6. National Planning Policy Framework (NPPF) policy is that existing open spaces and recreation land should not be built on.
The NPPF is clear about the importance of protecting open space for the health and wellbeing of local communities, stating in paragraphs 96 and 97:
’96. Access to a network of high quality open spaces and opportunities for sport and physical activity is important for the health and well-being of communities. Planning policies should be based on robust and up-to-date assessments of the need for open space, sport and recreation facilities (including quantitative or qualitative deficits or surpluses) and opportunities for new provision. Information gained from the assessments should be used to determine what open space, sport and recreational provision is needed, which plans should then seek to accommodate.
‘97. Existing open space, sports and recreational buildings and land, including playing fields, should not be built on unless: a) an assessment has been undertaken which has clearly shown the open space, buildings or land to be surplus to requirements …’
As demonstrated above in relation to the Local Plan, it cannot be demonstrated that the open space at Selwood Crescent Green is ‘surplus to requirements’, and there are currently no ‘robust and up-to-date assessments of the need for open space, sport and recreation facilities (including quantitative or qualitative deficits or surpluses)’ on which to base a decision to build on open spaces. Under the NPPF paragraph 96, this existing open space ‘should not be built on’. Development on open spaces that are actively used and valued by the local community cannot be justified under the NPPF or our Adopted Local Plan
7. Development would also contravene the Frome Town Design Statement.
The Frome Town Design Statement (adopted by MDC as a Supplementary Planning Document) Policy L3 Green Spaces states ‘Existing areas of public open space should be retained and managed appropriately. Adequate provision of green/open space should form part of new developments.’
The Design Statement identifies Selwood Crescent green as an ‘Other important green space within development limit’ on the Landscape, public spaces and open spaces plan on page 44. The neighbourhood is described under Zone 23: Packsaddle, in which it is stated under ‘Issues’, ‘There is an important network of green space running through the area which needs to be retained and fully used.’.
The loss of Selwood Crescent’s green space (and others) would therefore also contravene this adopted SPD policy.
8. The mature walnut and oak trees will be put at risk.
Arboricultural advice should have been obtained before proposals to develop the site were presented for this public consultation (currently this is shown in the consultation site plan as ‘TBC’).
There are concerns that the old walnut tree is likely to be affected by damage to its roots from building work so close to it, and that the oak tree may suffer from its location within a private garden.
Currently I and residents consider the trees to be at risk due to the development encroaching on their Root Protection Areas (RPA). For single stem trees, in British Standard BS 5837:2012 Trees in relation to design, demolition and construction – Recommendations, the RPA should be calculated as an area equivalent to a circle with a radius 12 times the stem diameter.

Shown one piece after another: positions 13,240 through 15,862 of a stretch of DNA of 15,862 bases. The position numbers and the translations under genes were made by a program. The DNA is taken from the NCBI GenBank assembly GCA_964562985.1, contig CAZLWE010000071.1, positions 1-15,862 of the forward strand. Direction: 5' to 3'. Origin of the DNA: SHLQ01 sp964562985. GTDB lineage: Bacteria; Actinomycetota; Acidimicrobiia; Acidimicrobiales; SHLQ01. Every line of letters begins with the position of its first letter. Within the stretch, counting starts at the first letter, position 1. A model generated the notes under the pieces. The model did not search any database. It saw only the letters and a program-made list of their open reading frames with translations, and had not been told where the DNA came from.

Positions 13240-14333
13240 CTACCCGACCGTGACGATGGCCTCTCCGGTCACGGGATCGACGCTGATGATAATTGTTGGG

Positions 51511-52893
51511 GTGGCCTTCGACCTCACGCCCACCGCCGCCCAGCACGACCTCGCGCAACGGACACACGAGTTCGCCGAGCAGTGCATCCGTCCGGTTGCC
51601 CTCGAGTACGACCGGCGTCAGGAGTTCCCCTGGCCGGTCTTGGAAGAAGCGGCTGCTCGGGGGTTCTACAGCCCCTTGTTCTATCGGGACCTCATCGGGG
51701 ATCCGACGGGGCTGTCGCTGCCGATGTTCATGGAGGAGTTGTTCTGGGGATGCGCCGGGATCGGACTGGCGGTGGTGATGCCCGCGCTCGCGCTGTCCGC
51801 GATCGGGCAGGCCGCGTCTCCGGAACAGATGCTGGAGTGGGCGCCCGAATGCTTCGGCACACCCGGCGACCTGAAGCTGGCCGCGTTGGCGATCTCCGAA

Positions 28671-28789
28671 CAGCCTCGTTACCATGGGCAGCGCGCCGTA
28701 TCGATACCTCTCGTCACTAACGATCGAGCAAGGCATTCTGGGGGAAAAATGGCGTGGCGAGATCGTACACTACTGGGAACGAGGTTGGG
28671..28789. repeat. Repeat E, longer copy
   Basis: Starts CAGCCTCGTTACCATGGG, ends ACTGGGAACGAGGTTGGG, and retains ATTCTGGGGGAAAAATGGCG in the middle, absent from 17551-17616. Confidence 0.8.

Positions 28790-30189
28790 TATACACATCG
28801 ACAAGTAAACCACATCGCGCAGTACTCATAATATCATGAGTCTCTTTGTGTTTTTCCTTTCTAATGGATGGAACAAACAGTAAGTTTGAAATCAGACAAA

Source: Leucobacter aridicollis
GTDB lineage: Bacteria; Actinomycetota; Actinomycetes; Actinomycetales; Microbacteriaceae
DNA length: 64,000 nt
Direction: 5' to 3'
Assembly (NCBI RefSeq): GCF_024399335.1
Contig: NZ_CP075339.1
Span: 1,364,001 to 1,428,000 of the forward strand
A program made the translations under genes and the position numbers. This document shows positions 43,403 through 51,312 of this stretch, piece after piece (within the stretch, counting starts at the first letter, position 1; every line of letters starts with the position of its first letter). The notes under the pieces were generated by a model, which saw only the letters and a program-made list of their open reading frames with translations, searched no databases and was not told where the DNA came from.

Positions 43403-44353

The common walnut tree girth at 1.5m is 2.5m. The RPA = 12 x 2.5 = 30m therefore the minimum radius of the RPA is 15m. The English oak tree girth at 1.5m is 1.8m. The RPA = 12 x 1.8 = 21.6m therefore the minimum radius of the RPA 15m. The RPAs for both trees overlap with the nearest pair of proposed houses.
BS5837:2012 states that the ‘default position should be that structures are located outside the RPAs of trees to be retained’. It appears that they will not be. The houses and gardens of the proposed houses would also be shaded by the walnut and the oak, so there would be inevitably pressure from residents to reduce and remove the trees.
These are important trees for the neighbourhood that must be retained, and it appears there is not room to develop houses here as well as to fully protect these trees.
9. Local contact with biodiversity would be reduced.
Residents state that the green is home to a variety of wildlife, including foraging (and possibly roosting) bats, owls and other nesting birds, and squirrels. Trees of this age are host to a large number of species and as such an ecological appraisal should be carried out, including a bat survey.
The WHO’s Urban Green Spaces Review of Evidence (2016) suggests that pro-environmental behaviour can be induced by experiencing natural environments, particularly during childhood. It follows that removing green spaces will have the opposite effect.
10. Highways concerns.
There are concerns in relation to highways access to new properties at the bend of the road, and highways advice will need to be obtained.
11. Building on green spaces in Frome would provide only a very limited contribution to meeting local social housing needs.
The project’s identified need for social housing is for around 500 homes for people registered with Somerset Homefinder that state a preference for living in Frome. The whole Fair Homes project would provide up to 30 homes, just 6% of that need. If the 30 are built, the need for social housing will not end, the problem will not be solved, housing need will continue to rise unless a whole raft of other measures are taken. There may be pressure to develop yet more urban green spaces. The harmful impacts from losing local green open spaces appear to be disproportionate compared to the limited benefits of the project.